President of Institution of Electrical Engineers visits Dublin

Professor John O'Reilly presented his President's Address, "Set the Agenda for the knowledge economy" in Dublin during February 2005.

The paper focused on advances in science, engineering and technology (SET) and the skilled people required to succeed in the knowledge economy.

"Governments around the world are seeking to measure up to the challenge of increasing national investment in research and innovation, exemplified in the UK by publication in July 2004 of a 10 year science and innovation investment framework which signals very clear commitment to developing the knowledge economy"

His paper discussed the implications for three-way collaboration between academia, companies and research funding agencies. The role of research in the knowledge economy as "interdisciplinary", the pace of change and how we need to educate, train and support for continuing developments and expanding networks were outlined.

IEE President meets IEE Irish Branch Members : Kevin O'Riordan  Motorola, Seamus Doyle Irish Lights, Prof. Mark O' Malley UCD, Chris McLoughlin ESB, Caragh Flannery ESAT, Prof. John O'Reilly President IEE, and Dr. David Kennedy, Chairman IEE Irish Branch.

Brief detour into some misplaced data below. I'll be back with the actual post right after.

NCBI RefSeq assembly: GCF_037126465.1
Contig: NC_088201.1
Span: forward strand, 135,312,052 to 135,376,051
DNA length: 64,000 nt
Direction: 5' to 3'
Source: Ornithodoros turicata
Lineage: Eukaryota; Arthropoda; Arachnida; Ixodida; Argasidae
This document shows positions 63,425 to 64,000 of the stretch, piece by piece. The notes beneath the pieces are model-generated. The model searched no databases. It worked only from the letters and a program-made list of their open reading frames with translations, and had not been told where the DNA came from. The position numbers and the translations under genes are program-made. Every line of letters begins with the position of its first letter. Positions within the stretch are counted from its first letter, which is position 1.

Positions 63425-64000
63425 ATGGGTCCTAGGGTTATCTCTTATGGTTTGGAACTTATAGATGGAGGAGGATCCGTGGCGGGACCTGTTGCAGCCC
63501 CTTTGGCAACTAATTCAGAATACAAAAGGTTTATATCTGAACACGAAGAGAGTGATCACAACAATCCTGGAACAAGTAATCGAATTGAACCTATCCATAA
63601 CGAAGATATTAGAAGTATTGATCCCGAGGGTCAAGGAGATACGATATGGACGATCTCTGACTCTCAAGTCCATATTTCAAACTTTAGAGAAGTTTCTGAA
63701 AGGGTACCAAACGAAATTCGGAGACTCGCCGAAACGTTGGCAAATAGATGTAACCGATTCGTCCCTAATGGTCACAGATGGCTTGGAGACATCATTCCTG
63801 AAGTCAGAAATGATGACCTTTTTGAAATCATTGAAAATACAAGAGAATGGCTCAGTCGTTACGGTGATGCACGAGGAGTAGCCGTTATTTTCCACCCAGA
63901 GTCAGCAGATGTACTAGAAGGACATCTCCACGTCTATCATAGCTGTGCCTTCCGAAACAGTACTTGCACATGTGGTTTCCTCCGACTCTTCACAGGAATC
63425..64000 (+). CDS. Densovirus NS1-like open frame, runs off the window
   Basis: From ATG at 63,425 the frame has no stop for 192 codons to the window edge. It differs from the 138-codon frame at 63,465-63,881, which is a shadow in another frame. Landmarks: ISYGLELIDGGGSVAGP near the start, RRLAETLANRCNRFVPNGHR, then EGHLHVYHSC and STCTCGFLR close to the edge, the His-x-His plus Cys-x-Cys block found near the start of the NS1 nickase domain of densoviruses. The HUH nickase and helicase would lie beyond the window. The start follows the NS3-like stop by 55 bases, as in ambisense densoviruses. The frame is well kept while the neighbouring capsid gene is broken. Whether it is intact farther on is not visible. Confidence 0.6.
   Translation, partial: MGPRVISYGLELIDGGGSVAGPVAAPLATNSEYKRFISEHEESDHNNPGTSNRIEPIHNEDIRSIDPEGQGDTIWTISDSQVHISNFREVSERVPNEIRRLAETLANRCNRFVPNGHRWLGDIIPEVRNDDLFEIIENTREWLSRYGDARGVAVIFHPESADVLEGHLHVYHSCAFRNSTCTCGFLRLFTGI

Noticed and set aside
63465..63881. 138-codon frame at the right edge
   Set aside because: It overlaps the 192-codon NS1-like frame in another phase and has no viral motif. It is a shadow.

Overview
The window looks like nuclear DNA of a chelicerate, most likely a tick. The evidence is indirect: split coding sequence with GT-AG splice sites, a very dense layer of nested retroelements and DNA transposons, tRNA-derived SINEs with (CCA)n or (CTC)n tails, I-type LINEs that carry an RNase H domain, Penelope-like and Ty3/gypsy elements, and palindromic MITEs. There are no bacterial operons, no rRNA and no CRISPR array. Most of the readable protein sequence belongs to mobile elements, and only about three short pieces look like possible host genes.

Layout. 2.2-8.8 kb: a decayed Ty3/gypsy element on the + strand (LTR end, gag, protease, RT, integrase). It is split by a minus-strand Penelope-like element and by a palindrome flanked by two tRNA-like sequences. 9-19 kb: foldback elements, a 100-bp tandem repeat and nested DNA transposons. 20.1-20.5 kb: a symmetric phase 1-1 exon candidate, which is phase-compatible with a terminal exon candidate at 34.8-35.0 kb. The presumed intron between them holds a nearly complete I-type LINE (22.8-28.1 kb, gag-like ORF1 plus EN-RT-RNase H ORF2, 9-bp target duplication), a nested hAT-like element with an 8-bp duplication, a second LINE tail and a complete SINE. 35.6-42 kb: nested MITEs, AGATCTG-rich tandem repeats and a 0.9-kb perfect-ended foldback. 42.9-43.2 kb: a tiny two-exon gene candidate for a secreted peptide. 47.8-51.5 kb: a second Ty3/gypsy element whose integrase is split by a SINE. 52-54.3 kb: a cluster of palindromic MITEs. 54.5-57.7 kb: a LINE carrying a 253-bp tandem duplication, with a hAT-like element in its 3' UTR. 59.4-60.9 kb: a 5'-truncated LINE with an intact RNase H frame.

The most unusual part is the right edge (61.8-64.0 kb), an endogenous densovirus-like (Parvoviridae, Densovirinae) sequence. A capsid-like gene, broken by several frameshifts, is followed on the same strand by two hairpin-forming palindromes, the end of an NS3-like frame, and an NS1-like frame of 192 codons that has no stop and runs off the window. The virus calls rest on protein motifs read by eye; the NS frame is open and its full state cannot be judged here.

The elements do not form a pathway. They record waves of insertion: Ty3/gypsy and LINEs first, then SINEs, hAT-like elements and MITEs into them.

Professor John O'Reilly, IEE President in Dublin and in action discussing the integration of Science, Engineering and Technology (SET).

"the connectedness means that we need all areas of science to be appropriately strong, with the whole so much more than simply the sum of the parts"

Professor O'Reilly gave a particular good example of integration by giving an example of communications and connectedness by referring to optical fibre technology.

Information is conveyed via sequences of very short pulses of light travelling in very low glass fibres of diameter finer than human hair. These advances derive from a wide range of disciplines and interdisciplinary interactions: chemistry, physics, materials science, communication theory, optoelectronics, microelectronics, mechanical engineering etc. with more recent contributions such as nanotechnology affording yet further advances. And the technology has developed and contributed outwards into other domains too, such as medicine, metrology and sensor systems.  

 
Dr. Mike Murphy, Director and Dean Faculty of Engineering DIT, Professor John O'Reilly President IEE and Professor Brian Norton President DIT discussing engineering topics at the address.

Dr William C. Harris Director General Science Foundation Ireland proposed a vote of thanks to the IEE President on completion of his presentation.

Full details of the presidential address can be viewed from the IEE website.

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